2.3. The ecological model

Conceptually, an ecologically based model of conservation value forms the foundation of spatial conservation prioritization. With the ecological model we refer to the entire set of data, weights or targets set to the feature data layers, and analysis options (e.g. connectivity) that are used to build an analysis that produces output relevant for the planning case at hand. Thus the ecological model encompasses both the model that is used to produce the input data layers as well as analysis details. The complexity of the model depends on the availability of data and the overall objectives set in the first stage. The model can be relatively simple if, for example, the objective is to increase the population size of a focal species. Alternatively, an objective that involves satisfying species-level representation targets for a given set of species or aiming for a balanced representation across all habitat types that occur in the planning region while accounting for habitat condition and pair-wise similarity between habitats will require a more complex ecological model. It is worth mentioning that in most common cases of spatial conservation prioritization with Zonation, the ecological model implicitly assumes a static landscape (although it is possible to mimic temporal dynamics as described in context of climate change in Section 2.7).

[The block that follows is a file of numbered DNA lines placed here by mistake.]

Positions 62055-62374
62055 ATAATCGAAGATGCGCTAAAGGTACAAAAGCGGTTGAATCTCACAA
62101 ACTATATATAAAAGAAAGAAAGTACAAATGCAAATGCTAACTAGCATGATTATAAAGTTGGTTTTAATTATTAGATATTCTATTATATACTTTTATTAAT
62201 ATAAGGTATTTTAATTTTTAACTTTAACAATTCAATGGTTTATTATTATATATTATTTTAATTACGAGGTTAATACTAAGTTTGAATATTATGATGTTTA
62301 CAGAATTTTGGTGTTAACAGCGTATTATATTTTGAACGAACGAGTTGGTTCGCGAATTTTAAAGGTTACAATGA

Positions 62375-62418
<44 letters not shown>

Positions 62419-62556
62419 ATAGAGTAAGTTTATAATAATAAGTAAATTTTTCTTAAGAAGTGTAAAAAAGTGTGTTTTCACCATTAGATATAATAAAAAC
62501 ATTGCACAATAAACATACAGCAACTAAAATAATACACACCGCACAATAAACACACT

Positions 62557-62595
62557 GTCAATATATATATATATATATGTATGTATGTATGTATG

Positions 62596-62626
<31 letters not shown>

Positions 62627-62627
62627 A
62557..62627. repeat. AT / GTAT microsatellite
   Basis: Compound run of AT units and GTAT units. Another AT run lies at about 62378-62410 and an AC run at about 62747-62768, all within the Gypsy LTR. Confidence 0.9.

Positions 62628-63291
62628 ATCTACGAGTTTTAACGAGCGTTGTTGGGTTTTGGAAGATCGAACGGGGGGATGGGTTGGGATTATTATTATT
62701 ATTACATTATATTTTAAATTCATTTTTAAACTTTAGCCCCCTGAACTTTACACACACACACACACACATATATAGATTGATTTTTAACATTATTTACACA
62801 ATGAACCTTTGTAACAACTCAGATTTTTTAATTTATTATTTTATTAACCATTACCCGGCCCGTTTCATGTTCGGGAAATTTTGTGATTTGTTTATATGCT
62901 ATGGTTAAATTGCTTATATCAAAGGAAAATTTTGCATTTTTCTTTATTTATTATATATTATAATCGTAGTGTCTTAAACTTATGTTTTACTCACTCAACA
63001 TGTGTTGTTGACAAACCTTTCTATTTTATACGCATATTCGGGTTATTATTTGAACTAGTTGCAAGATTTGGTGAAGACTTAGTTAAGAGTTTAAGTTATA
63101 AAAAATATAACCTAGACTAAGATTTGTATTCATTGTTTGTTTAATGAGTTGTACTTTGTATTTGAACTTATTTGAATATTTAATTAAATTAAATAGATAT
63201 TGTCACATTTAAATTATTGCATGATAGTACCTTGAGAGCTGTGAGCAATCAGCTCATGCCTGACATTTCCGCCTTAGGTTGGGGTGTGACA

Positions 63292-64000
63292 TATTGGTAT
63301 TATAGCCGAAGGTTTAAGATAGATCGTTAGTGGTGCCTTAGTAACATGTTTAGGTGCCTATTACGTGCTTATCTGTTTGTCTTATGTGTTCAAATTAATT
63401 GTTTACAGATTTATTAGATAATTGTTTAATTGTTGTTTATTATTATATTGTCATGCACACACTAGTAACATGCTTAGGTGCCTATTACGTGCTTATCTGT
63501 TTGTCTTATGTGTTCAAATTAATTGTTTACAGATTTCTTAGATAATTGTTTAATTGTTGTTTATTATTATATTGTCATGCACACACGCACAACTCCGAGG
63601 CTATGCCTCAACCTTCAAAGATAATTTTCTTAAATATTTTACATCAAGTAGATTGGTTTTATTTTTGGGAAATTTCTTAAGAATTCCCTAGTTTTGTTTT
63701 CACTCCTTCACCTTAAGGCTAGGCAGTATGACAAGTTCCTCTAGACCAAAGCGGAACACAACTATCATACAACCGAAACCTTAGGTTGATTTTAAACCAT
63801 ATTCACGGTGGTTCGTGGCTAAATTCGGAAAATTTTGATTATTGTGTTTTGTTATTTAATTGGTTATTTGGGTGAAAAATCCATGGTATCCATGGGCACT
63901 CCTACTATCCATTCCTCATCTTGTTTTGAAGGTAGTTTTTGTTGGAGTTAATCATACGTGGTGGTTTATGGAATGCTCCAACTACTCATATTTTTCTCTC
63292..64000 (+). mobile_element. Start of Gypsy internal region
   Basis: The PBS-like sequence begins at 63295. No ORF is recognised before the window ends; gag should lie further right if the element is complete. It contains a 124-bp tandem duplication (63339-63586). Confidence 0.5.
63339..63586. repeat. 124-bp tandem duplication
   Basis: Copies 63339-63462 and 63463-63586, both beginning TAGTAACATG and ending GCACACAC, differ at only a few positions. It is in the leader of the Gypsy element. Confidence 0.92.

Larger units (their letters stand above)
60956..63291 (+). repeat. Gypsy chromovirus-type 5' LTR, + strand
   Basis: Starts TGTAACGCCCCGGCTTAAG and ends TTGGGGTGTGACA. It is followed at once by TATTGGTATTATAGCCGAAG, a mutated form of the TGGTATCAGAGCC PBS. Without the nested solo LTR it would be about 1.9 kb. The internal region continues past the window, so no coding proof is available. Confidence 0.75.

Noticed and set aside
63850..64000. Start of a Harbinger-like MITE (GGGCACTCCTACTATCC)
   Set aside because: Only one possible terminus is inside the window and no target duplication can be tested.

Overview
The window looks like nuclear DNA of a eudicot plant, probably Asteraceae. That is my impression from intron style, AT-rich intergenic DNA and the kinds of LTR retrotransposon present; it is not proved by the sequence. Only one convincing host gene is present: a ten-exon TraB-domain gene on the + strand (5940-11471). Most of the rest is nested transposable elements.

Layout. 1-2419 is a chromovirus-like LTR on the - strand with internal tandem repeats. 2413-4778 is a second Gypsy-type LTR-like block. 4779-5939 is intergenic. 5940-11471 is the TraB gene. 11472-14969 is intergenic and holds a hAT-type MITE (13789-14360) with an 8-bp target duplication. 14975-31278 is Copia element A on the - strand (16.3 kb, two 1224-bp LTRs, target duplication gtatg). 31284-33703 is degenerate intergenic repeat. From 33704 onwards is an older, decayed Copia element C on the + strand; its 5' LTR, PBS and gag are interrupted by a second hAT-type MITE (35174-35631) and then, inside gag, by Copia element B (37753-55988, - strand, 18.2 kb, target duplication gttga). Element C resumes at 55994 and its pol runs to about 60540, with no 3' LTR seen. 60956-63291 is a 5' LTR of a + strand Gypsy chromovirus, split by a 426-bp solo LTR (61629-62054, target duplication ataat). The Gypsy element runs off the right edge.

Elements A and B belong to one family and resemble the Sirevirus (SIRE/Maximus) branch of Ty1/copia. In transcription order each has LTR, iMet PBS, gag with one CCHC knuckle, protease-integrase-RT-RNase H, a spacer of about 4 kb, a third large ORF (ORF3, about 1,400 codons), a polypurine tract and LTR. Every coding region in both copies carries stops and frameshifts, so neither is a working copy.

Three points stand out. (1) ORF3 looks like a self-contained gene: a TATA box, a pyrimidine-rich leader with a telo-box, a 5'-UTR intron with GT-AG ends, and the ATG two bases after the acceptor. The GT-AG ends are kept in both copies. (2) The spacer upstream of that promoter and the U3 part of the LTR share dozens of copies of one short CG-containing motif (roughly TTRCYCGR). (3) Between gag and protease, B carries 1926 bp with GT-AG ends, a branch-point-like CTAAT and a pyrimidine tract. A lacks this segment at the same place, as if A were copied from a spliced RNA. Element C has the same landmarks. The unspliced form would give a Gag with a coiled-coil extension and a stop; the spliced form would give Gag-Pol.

Ideally, the ecological model would be based on distributions and expected persistence of all species occurring in the region. In reality such data is never available, and the conceptual formulation of the ecological model is constrained by the availability of data. Frequently some serviceable (spatial) data, such as observed

or modelled species distributions, already exist. The question then becomes how to best utilize this information in an analysis. Here, surrogacy relationships between feature groups can be relevant, especially if available data is taxonomically biased (Kremen et al., 2008).

Overall, development of the ecological model can be an iterative process in which data is investigated and either rejected or incorporated into the analysis procedure, or further information is collected to fill particular gaps. The ecological model could include a range of different components describing biodiversity features, such as species, habitats, environments, various ecosystem services, carbon sequestration, ecosystem processes, genes, etc. These features are entered as individual entities into an analysis. Features can be given differential weights and possibly connectivity responses (Section 2.4); the development of features across time could also be accounted for (Thomson et al., 2009; Carroll et al., 2010). Frequently, one would also include additional ecologically relevant considerations such as connectivity (Section 2.4), habitat condition (Leathwick et al., 2010; Moilanen et al., 2011b), uncertainty of inputs (Moilanen et al., 2006), the effects of conservation actions (Moilanen et al., 2011a), or the ecological similarities between nominally different habitat types (Lehtomaki et al., 2009).